A fantastic, tense, and very dark episode of Fargo ends with the brutal beating of a major character, and the sense that the violence is far from over. As “The House of Special Purpose” unfolds, the feeling that someone will die mounts with each subsequent scene. Will Nikki Swango cross the wrong person? Will Sy Feltz kill Nikki or Ray Stussy to protect Emmit? And doesn’t it feel like V.M. Varga or his cronies could commit murder every single time they’re onscreen? Noah Hawley and his team have built an almost uncomfortable degree of tension this season, and the body count will almost certainly start rising soon.
For now, Emmit Stussy (Ewan McGregor) is riding high, as “It’s Hard to Be Humble” by Mac Davis plays in the episode’s opening sequence. Little does he know that his wife Stella, (Linda Kash), is about to find a life-changing package on the front step. The envelope may say that it’s for Emmit’s eyes only, but she can’t help her curiosity. She finds a ransom note and a sex tape of Emmit with Nikki (Mary Elizabeth Winstead). Of course, we know it’s Ray (McGregor), clarified in a flashback to the sex tape’s production in the next scene. And we learn that Ray may be smitten, but doesn’t exactly know how to time a wedding proposal. Advice: Wait until your bride-to-be has taken off her hooker wig.
Back in the present day, Stella is leaving Emmit, and she’s taking the kids and her mother with her. (They may have named her Stella just to give Ewan McGregor a chance to shout her name, which always recalls A Streetcar Named Desire.) Now that Ray has stolen from his brother and torn his family apart. What’s left?
Meanwhile, life is about to get even more uncomfortable for Sy Feltz (Michael Stuhlbarg). He comes into his office to find Varga (David Thewlis) with his feet up on his desk, mocking the weight of Sy’s wife and tossing out anti-Semitic asides. He makes it clear to Sy just how much he’s not in charge of anything. This isn’t even his office anymore, and if V.M. wants, he’ll take his wife, too. Yuri (Goran Bogdan) and Meemo (Andy Yu) reported back about Winnie (Olivia Sandoval) stopping by, and V.M. wants to make sure Sy knows who’s the boss. To drive home the point, he rubs his “schvantz” around Sy’s World’s Greatest Dad mug, and then they make Sy drink out of it. The slo-mo of “contaminated” water coming out of Sy’s mouth certainly won’t quiet viewers who think this season has emphasized the grotesque.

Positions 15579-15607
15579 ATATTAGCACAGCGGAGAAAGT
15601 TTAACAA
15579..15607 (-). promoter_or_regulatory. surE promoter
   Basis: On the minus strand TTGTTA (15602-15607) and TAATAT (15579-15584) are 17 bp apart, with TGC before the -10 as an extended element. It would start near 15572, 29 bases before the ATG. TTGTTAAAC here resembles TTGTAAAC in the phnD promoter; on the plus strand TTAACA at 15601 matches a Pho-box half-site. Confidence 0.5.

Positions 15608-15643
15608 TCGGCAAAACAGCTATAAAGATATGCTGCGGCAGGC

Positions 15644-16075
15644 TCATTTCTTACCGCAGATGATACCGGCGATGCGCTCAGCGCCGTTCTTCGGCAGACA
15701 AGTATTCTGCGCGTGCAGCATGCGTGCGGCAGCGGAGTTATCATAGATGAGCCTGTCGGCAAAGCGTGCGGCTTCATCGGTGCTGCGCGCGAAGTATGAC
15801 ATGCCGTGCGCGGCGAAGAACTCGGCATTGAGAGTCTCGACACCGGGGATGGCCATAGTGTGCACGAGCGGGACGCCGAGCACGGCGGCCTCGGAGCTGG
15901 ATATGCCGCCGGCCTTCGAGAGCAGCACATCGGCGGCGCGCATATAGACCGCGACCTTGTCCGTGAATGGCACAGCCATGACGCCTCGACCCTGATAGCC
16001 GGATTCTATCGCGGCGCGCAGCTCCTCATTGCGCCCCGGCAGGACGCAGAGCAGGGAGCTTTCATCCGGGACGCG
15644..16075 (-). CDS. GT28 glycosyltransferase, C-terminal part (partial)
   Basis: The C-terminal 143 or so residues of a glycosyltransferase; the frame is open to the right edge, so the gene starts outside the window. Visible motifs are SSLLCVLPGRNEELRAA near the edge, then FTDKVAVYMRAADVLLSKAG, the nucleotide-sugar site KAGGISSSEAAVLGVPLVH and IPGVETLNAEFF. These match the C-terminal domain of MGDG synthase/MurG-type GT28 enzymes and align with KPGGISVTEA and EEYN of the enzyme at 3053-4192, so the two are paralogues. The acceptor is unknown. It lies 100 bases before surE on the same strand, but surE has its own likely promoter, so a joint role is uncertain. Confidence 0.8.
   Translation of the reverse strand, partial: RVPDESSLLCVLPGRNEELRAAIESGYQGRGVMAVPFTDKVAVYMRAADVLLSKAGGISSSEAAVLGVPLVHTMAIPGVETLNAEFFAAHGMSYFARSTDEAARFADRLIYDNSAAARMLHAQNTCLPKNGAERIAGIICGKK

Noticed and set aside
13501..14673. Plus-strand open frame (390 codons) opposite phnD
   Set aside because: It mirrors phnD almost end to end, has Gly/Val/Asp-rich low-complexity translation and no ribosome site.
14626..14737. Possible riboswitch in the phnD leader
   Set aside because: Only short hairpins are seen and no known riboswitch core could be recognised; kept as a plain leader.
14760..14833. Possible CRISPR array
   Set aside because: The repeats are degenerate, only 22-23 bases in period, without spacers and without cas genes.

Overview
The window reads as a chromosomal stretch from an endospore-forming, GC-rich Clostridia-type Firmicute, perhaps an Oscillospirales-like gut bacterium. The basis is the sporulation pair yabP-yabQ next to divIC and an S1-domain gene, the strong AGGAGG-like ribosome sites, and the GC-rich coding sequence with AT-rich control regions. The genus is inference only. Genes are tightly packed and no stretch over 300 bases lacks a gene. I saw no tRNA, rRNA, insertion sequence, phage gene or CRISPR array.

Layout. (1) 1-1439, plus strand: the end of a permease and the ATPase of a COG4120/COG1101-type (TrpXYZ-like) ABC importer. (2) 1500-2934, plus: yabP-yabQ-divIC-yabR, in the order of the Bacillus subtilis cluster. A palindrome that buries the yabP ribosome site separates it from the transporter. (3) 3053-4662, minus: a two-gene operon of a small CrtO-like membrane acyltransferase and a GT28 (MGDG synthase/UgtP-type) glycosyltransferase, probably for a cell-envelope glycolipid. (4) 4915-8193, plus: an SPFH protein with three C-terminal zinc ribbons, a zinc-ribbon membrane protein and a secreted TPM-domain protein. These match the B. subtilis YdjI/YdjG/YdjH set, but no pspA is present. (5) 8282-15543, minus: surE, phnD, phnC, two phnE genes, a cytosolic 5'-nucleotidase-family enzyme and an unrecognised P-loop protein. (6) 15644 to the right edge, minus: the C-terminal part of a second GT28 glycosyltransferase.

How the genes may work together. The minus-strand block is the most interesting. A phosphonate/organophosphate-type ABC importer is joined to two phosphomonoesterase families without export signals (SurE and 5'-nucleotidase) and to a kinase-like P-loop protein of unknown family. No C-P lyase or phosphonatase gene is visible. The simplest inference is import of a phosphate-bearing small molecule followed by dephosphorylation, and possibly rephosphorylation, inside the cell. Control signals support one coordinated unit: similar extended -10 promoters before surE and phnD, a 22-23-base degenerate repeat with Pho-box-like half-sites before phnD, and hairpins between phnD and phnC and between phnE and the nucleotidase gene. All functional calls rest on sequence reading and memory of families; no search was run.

Still feeling like he’s “left the known world,” Sy goes to meet the widow Goldfarb (the always-welcome Mary McDonnell). They’re going to try to sell the business to her, before it gets further away from them. (Good luck with that.) It’s an interesting setup for a character we’ll probably see again, but Sy has to run because Emmit’s life is falling apart. He gets to Emmit’s house and sees him crying. While Sy is more upset that Emmit signed partnership papers with V.M. — “Enemies are at the gates … inside the gates, fornicating with our cookware” — Emmit has a more personal problem: His family has left. This will divide Emmit and Sy, who blames his partner for not fixing what is broken. Emmit takes the shackles off Sy. What does that mean? Send Nikki back to jail? Kill her? Kill Ray?